For months, you’re aware of every little change in your body and what it means. Your baby grows, and your body adapts. You learn what to expect.
After birth, we continue to care for you since we know that you’re focused on what’s important—being a new parent. If you’re having unusual aches, pains, or recovery symptoms our urogynocology team is here to help.
But do you know what to expect after your baby is born?
In the first few days, you may experience lochia—a bloody discharge heavier than your period that contains clots. This discharge becomes lighter over the next four to six weeks.
Abdominal cramps are common in the first week after delivery and may be stronger when you’re breastfeeding. Changing positions, emptying your bladder and taking acetaminophen or ibuprofen can help.
During delivery, your perineum—the region between your vagina and anus—takes a beating. It may be stretched and bruised. And if you tore, you will have stitches. You’ll probably be sore for a week or so. Stitches dissolve over the next few weeks, but the tenderness may last several weeks. Be gentle with yourself. After using the toilet, rinse your perineum with warm water. Warm sitz baths can help. If the pain, swelling or discharge increases, let us know.
If you had a Cesarean, your challenges will be different. The incision point will be painful at first, and you may require pain medication. Fever, increasing pain or drainage from your incision are signs that something is wrong, and you should let us know immediately.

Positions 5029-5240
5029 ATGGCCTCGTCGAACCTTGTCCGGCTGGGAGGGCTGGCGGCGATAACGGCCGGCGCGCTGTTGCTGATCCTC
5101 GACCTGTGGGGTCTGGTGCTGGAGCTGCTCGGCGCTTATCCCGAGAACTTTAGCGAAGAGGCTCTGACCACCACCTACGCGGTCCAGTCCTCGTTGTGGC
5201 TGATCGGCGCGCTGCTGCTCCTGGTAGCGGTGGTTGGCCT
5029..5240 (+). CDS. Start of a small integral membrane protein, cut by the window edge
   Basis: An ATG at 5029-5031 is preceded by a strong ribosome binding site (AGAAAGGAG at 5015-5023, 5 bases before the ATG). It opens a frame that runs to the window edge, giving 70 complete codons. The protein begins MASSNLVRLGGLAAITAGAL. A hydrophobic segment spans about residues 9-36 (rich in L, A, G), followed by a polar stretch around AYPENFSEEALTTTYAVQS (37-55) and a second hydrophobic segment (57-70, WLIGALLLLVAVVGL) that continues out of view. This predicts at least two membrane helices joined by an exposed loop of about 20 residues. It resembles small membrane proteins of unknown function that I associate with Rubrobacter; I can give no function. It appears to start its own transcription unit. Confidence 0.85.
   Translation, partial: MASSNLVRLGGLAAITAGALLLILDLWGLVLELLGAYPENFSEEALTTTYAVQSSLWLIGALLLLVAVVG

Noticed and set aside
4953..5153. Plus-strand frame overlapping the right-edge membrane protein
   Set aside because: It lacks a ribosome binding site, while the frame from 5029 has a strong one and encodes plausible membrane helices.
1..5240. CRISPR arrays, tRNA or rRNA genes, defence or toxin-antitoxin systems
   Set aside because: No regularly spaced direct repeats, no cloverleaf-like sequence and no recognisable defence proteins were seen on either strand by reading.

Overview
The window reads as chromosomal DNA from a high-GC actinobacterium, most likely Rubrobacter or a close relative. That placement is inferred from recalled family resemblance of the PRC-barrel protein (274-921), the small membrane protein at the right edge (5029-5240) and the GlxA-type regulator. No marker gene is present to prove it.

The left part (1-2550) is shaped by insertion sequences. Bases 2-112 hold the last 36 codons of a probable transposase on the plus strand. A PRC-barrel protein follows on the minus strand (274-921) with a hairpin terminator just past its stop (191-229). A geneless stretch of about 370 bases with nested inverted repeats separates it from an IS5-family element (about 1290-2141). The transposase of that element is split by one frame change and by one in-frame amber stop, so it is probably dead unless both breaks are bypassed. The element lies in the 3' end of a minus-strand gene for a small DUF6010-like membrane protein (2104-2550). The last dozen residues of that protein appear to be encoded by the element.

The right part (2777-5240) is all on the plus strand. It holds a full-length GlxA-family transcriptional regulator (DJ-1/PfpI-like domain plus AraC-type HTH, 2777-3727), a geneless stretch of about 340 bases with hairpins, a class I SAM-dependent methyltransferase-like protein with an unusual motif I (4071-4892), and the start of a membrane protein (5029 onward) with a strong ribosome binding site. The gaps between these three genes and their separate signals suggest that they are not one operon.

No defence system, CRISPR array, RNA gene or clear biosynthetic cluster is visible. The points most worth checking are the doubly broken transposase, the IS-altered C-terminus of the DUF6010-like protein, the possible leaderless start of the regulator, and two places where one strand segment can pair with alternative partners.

Your first bowel movement after giving birth may be difficult. Eating whole grains and plenty of fruit will help, as will drinking plenty of water or fruit juice.
During pregnancy, your growing uterus adds pressure to the surrounding region, resulting in swollen blood vessels of the rectum —hemorrhoids. Even if you’re lucky enough to avoid getting them during pregnancy, they often show up after giving birth. Hemorrhoid pain can be treated with warm baths, creams such as Anusol® or Preparation H®, cold packs, and witch hazel pads.
If you had an uncomplicated vaginal delivery, it’s generally safe to begin walking as soon as you feel up to it. If you had a C-section, don’t lift anything heavier than your baby and try to keep stair climbing to a minimum. Your doctor will let you know when you’re cleared for exercise.
Surround yourself with support in the days and weeks after birth, and don’t try to do everything yourself.
Be as gentle with yourself as you are with your newborn.